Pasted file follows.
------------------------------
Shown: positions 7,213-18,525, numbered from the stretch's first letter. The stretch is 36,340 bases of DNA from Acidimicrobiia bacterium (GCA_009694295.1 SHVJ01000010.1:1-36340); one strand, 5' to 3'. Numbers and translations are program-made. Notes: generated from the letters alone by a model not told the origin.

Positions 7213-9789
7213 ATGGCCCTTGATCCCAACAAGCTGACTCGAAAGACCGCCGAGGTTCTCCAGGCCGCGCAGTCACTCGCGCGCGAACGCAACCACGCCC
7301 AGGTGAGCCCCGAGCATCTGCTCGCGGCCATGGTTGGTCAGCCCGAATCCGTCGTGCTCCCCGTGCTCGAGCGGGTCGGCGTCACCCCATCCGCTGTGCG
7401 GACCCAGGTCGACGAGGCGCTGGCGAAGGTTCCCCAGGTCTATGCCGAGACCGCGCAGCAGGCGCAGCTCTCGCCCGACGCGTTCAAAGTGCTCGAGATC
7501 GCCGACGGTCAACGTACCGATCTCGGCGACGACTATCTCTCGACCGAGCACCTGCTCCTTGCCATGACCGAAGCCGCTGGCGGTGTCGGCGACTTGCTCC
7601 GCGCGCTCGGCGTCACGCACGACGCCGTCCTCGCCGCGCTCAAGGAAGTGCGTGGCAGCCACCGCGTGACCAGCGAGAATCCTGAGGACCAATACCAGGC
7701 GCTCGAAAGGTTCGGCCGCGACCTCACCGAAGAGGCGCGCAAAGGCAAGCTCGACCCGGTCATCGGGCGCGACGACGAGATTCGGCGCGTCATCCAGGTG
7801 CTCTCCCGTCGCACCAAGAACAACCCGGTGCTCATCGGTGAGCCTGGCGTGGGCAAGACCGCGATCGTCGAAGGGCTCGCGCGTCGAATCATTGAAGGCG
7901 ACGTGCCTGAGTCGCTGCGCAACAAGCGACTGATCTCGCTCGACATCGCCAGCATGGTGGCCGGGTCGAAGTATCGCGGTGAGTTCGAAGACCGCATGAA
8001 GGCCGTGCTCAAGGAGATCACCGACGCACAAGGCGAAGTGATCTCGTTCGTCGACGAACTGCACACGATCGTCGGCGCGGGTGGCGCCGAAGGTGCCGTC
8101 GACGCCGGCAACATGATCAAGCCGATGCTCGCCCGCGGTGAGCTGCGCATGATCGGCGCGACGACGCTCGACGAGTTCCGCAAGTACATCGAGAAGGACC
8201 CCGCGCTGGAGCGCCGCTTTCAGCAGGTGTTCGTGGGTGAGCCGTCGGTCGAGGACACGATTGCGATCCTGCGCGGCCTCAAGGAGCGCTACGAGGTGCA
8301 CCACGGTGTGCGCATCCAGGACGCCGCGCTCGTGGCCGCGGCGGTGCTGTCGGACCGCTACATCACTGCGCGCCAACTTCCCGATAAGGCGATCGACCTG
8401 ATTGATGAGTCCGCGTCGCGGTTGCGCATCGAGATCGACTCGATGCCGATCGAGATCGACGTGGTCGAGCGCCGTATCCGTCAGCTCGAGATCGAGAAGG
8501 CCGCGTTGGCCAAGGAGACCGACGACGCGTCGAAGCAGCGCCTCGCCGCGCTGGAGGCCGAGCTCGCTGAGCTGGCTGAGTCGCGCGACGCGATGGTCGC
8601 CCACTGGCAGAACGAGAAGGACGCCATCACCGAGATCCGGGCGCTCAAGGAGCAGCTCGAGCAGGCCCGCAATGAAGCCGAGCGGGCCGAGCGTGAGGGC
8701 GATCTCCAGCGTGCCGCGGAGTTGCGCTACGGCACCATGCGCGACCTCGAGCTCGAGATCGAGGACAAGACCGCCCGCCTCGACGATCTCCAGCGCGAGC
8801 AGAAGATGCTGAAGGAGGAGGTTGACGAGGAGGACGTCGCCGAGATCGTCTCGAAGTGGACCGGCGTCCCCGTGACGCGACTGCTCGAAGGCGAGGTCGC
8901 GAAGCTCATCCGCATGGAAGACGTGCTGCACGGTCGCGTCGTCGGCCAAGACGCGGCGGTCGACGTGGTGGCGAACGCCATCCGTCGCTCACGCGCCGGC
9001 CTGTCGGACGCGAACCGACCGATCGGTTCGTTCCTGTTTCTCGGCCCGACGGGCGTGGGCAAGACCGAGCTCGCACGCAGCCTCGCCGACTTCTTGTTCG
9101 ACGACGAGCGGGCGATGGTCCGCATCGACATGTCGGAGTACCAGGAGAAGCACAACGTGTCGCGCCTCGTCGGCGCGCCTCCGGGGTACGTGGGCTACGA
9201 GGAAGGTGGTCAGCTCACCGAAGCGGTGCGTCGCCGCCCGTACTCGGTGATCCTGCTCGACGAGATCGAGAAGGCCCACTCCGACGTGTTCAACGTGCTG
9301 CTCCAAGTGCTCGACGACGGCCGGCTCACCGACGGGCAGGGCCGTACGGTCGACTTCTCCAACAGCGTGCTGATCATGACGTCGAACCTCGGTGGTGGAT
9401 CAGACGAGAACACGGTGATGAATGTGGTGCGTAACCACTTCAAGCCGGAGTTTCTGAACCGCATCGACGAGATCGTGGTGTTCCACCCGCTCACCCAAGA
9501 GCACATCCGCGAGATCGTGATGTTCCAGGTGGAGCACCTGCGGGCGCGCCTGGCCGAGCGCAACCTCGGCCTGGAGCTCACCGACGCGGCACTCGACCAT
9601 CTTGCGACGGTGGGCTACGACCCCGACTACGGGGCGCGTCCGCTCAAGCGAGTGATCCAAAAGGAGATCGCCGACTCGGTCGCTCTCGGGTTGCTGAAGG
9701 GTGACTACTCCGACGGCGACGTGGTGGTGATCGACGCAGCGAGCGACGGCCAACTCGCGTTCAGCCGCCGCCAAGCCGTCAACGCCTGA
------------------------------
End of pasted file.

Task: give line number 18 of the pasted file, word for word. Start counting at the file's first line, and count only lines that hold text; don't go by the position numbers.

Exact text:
8701 GATCTCCAGCGTGCCGCGGAGTTGCGCTACGGCACCATGCGCGACCTCGAGCTCGAGATCGAGGACAAGACCGCCCGCCTCGACGATCTCCAGCGCGAGC